Divers searching for steamboat artifacts
SASKATOON—A Saskatoon dive team is searching for a sunken treasure of old champagne bottles, fine china, and giant sternwheel spokes from the last steamboat to sail through the city on the South Saskatchewan River.
The fire department’s water rescue team, with help from an archeologist, is diving each day this week to try to recover lost century-old artifacts from the S.S. City of Medicine Hat.
“This is an archeological reconnaissance, not an excavation,” said Butch Amundson, a senior archeologist with Stantec Consulting Ltd.
“I’ll feel like the project is a success if we find one artifact that we can undeniably say is from the S.S. City of Medicine Hat,” he added.
The divers, using metal detectors designed to work underwater, have only about a half-metre visibility.
Yesterday morning, they found a large piece of metal buried still under the river bed, but Amundson doesn’t know yet what it might be.
Two years ago, the city’s water rescue team found one of the boat’s anchors during a training exercise about 300 metres from the bridge. The anchor is now on display in a riverfront park.
Amundson said the S.S. City of Medicine Hat was the last of about a dozen steamships to pass through Saskatoon in a time when the Prairies had yet to get roads and the railway still was under construction.
Capt. Horatio Ross, a wealthy Scottish nobleman, built the 40-metre flat-bottomed sternwheeler—decorated in oak and brass—for pleasure and business trips from Medicine Hat, Alta.
On May 9, 1908, with its crew and five businessmen on board, the ship set sail for the new bustling town of Saskatoon. Its cargo hold was full of bagged flour bound for Winnipeg, and it towed behind it a barge loaded with coal for fuel.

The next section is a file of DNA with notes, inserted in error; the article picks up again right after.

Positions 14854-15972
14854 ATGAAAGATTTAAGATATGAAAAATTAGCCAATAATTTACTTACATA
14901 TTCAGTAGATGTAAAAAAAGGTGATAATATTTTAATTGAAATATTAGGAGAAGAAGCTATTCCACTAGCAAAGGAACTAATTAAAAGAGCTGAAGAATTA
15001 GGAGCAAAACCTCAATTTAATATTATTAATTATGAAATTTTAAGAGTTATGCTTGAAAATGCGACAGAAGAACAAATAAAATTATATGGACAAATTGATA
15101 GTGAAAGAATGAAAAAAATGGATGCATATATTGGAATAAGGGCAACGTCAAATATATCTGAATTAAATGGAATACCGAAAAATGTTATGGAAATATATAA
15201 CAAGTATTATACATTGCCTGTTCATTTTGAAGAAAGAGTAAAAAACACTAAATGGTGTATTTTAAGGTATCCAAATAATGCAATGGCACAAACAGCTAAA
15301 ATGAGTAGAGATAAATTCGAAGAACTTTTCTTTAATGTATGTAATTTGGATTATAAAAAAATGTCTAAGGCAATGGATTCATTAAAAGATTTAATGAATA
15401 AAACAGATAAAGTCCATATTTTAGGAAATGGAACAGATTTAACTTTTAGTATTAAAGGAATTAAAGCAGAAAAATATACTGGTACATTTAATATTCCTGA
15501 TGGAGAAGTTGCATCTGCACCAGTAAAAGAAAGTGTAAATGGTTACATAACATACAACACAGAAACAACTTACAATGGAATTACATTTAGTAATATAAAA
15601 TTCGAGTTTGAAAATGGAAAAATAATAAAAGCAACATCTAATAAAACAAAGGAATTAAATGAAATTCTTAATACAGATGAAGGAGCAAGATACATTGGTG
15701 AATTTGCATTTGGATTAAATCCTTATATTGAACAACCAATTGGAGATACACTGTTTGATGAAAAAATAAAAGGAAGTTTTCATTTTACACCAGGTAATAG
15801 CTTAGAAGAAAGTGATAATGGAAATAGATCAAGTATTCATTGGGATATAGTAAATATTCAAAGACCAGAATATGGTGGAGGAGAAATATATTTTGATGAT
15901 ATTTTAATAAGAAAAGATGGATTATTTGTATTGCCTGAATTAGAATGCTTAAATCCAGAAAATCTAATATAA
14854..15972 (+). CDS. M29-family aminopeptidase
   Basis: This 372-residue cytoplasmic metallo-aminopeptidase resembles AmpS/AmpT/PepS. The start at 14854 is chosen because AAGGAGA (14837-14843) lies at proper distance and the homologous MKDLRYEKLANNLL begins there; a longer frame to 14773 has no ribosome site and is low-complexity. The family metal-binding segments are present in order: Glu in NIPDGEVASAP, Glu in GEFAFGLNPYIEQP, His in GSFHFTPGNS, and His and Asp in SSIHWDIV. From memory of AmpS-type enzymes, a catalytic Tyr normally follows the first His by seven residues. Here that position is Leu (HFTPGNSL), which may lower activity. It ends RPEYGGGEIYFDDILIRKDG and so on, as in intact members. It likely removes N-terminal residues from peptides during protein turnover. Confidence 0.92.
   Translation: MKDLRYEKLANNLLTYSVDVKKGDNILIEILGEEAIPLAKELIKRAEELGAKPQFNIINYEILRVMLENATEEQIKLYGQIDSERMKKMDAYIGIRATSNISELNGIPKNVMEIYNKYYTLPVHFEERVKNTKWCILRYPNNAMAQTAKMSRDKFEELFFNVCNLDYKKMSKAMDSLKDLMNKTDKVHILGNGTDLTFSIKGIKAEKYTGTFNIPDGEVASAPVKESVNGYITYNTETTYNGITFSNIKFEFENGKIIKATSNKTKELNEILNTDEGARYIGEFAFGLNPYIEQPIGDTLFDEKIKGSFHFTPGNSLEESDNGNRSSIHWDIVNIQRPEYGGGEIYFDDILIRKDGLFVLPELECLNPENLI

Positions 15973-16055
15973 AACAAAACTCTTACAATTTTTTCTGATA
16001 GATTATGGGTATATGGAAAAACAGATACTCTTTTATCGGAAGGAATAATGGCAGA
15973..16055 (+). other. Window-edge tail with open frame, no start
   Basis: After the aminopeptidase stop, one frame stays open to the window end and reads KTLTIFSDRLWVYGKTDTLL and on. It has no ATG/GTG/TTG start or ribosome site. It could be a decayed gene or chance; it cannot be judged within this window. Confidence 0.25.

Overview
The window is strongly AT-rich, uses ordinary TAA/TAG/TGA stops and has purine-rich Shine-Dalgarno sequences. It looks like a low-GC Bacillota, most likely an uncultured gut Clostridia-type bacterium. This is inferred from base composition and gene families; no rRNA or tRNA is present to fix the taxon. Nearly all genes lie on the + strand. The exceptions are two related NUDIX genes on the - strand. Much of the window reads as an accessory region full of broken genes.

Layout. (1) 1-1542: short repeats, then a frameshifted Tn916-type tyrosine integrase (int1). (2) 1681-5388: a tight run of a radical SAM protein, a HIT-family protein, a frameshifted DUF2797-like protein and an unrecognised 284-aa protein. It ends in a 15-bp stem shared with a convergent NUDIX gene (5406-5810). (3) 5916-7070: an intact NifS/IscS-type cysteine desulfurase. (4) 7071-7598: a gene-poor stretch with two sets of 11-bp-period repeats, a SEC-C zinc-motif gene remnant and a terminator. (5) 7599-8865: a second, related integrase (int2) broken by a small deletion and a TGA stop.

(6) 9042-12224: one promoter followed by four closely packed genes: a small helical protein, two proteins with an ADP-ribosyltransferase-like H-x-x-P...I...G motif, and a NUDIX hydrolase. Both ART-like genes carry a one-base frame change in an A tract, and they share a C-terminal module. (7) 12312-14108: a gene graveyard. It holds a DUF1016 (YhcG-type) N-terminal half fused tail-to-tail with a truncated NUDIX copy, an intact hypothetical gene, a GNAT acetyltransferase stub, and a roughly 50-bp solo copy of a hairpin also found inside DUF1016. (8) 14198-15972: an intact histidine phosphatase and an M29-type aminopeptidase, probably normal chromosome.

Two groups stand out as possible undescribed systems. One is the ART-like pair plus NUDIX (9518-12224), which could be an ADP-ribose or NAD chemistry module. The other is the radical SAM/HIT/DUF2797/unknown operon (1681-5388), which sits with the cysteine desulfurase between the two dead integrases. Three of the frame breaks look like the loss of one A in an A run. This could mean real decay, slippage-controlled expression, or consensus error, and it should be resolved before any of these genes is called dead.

A month later on June 7, when the ship reached Saskatoon, the passengers were let off to explore the city while the captain and his crew planned to navigate three city bridges.
By lowering its smokestack, the ship managed to sail under the first two bridges. But before Ross had a chance to measure clearance for the Traffic Bridge, the ship’s rudder became tangled in old telegraph wires that were hanging underneath the third bridge.
The boat hit a bridge girder, and the river’s fast current turned it on its side.
No one was injured. Ross and his crew climbed onto the bridge while the ship’s engineer swam to shore.
Amundson said the only real danger was to the spectators who had gathered on the bridge to see the ship at the same time a small herd of dairy cattle was crossing on its way to the local stockyard.
“When the ship hit the bridge, the noise scared the cattle, the cattle stampeded,” he noted. “The only [shipping] disaster in Saskatoon’s history and the near injuries were caused by cattle stampeding and not by falling into the water.”
City workers later pried the boat free from the bridge and, as it floated downstream, it further filled with water and sank.